The lawsuit filed by a group of 911 dispatchers at about a dozen suburban emergency departments in Illinois to share the location of novel coronavirus patients was blocked by a Cook County judge Friday.
(TNS) — A northwest suburban 911 dispatch system failed in its bid to force Cook County to share addresses of coronavirus patients on Friday after a judge denied a temporary restraining order, citing privacy and discrimination concerns.
The ruling by Cook County Judge Anna Demacopoulos was in response to a lawsuit filed last month by Northwest Central Dispatch System, an Arlington Heights-based consolidation of 911 dispatchers at about a dozen suburban emergency departments.
The dispatch system sued the county, the Cook County Department of Public Health and its co-administrators, Kiran Joshi and Rachel Rubin, as well as Cook County Board President Toni Preckwinkle over the refusal to release names and addresses of people infected with COVID-19.
Dispatchers wanted that information so “first responders can take adequate precautions” when they run into coronavirus patients, according to the lawsuit.
The lawsuit argues that their proposed address-sharing does not violate the Health Insurance Portability and Accountability Act (HIPAA) because the threat of the public health emergency surrounding the coronavirus qualifies as an exception to the confidentiality rule.
At a hearing Friday, Demacopoulos noted that a list of those with COVID-19 could not be comprehensive enough to ensure first responders’ safety and could cause harm to residents.
“The last thing this court would want to do is give our first responders a false sense of security that could lead to tragedy,” Demacopoulos said.
She also voiced concerns over the privacy concerns of such a list, noting that “once that data is exposed, there is no taking it back.”
Demacopoulos noted the Illinois Department of Public Health’s position, supported by Preckwinkle, that releasing addresses won’t work because there are so many asymptomatic cases and testing gaps, meaning first responders should just always wear personal protective equipment.
Illinois Attorney General Kwame Raoul had advised that address-sharing is permissible due to the HIPAA exception, but he did not go so far as to recommend the practice.
The judge did grant the village of Lincolnwood’s motion to intervene and set another hearing for early June.
The lawsuit argues that address-sharing would allow first responders to discern when to use PPE — a benefit mentioned by suburban police chiefs who weighed in via written comments during a Cook County Board meeting last week, citing supply shortages.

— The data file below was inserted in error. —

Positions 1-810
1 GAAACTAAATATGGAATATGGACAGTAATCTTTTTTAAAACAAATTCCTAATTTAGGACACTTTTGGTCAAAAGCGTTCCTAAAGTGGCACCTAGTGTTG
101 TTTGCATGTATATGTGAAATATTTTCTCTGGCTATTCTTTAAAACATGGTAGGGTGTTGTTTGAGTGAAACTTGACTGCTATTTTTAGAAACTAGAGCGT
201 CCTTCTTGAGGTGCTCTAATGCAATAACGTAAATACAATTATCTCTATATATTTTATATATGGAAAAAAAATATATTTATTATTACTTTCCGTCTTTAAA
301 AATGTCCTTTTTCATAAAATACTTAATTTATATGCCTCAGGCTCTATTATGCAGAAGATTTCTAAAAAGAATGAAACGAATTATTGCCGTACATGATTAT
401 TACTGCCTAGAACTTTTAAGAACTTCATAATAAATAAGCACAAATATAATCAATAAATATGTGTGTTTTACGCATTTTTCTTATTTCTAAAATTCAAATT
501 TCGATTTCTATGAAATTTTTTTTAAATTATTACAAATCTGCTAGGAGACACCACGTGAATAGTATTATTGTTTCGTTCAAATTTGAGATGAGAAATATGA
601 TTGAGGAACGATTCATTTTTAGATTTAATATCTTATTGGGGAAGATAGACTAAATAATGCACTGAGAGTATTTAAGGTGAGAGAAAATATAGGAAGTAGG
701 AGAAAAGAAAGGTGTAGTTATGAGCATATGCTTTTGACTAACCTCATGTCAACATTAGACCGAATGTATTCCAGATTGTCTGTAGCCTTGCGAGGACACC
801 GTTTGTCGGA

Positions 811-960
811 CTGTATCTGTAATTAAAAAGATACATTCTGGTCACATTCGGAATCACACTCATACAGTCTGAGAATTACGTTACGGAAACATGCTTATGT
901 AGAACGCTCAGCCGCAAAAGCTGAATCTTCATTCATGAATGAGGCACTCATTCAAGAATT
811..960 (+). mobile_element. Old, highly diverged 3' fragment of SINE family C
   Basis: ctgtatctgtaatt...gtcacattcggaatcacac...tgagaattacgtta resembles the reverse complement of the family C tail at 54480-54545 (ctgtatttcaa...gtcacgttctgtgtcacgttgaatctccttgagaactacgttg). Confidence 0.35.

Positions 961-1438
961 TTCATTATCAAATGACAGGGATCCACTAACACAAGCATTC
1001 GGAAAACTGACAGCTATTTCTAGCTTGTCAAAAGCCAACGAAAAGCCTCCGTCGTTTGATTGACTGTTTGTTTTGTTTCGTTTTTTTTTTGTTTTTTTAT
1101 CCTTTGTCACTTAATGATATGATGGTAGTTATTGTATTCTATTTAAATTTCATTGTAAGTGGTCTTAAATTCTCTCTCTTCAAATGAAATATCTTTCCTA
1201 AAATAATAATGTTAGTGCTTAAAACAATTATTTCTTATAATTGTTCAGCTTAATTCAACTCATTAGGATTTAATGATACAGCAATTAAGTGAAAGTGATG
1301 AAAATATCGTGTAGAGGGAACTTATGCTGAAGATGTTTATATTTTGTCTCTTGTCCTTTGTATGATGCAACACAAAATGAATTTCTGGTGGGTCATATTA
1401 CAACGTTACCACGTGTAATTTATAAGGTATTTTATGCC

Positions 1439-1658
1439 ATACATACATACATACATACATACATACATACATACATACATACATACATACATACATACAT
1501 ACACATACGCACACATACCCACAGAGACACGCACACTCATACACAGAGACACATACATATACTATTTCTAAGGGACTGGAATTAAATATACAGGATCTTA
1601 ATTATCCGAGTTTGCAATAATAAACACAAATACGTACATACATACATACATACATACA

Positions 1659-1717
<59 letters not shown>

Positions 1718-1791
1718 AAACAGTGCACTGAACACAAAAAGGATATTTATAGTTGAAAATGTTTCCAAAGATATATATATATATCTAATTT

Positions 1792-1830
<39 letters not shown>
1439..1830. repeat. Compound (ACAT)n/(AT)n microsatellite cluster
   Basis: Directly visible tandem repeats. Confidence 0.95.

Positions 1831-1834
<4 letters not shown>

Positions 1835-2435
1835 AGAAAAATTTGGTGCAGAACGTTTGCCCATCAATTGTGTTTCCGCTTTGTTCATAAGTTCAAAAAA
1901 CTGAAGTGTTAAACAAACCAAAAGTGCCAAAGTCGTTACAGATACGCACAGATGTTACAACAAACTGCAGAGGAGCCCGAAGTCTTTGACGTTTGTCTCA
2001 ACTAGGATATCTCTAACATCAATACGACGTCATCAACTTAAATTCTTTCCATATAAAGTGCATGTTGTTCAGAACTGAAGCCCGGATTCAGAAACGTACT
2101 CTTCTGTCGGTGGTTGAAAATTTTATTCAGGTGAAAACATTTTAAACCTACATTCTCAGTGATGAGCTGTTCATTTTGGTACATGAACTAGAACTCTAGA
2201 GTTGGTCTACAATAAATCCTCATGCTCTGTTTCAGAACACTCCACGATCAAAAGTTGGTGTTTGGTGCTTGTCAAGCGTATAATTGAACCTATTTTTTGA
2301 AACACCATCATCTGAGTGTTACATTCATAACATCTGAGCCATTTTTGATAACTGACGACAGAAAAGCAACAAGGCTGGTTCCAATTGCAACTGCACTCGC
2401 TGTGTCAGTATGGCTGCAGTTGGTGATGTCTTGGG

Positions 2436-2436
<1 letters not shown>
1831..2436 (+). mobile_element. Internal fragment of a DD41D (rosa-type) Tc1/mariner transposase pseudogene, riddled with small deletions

Commissioner Scott Britton had been expected to introduce a resolution recommending the practice. He ended up sending the resolution back to committee pending the dispatch system’s lawsuit.
The county’s Department of Public Health has echoed IDPH’s concerns.
“Having an address isn’t going to make someone safer,” said Hanna Kite, spokeswoman for the CCDPH, in a Friday statement. “We want everyone to be as safe as possible and the best they can do is assume COVID-19 is everywhere and take the proper precautions.”
Demacopoulos said that logistically, the COVID-19 list would be impractical because 911 dispatchers can already cull real-time information on coronavirus symptoms when responding to a call.
A list from the CCDPH would require daily updates on patients who recovered, died, got false-positive results or self-isolated in different locations, she said.
Fears over being identified as a COVID-19 patient could also harm black residents and people in the country without legal permission, who have complicated relations with police, Demacopoulos said. She said that those qualms could exacerbate the virus’s prevalence in those communities should people feel discouraged of getting tested out of concern of ending up on a list.
Advocacy groups, fretting over the harm that address-sharing would sow on police and community relations, decried the practice last week.
Michael Rabbitt, founding member of the Northwest Side Coalition Against Racism and Hate, said in a written comment during the Cook County Board meeting that identifying coronavirus patients — who in Cook County are disproportionately black — subjects them to prejudice.
“From a harm standpoint, we must view this through the lens of the experiences people of color have had with the police, especially black and brown residents of Cook County,” Rabbitt wrote. “Given the history of systemic racism and shortcomings of police accountability, especially in Chicago, could this increase the risk of harm?”
Demacopoulos encouraged the parties in the lawsuit to find a solution that balances safety and privacy concerns.
“These are extraordinary times we are experiencing,” Demacopoulos said. “Just because the adversarial process results in a rule doesn’t mean the conversation between litigants needs to stop. … Now is the time to work together.”
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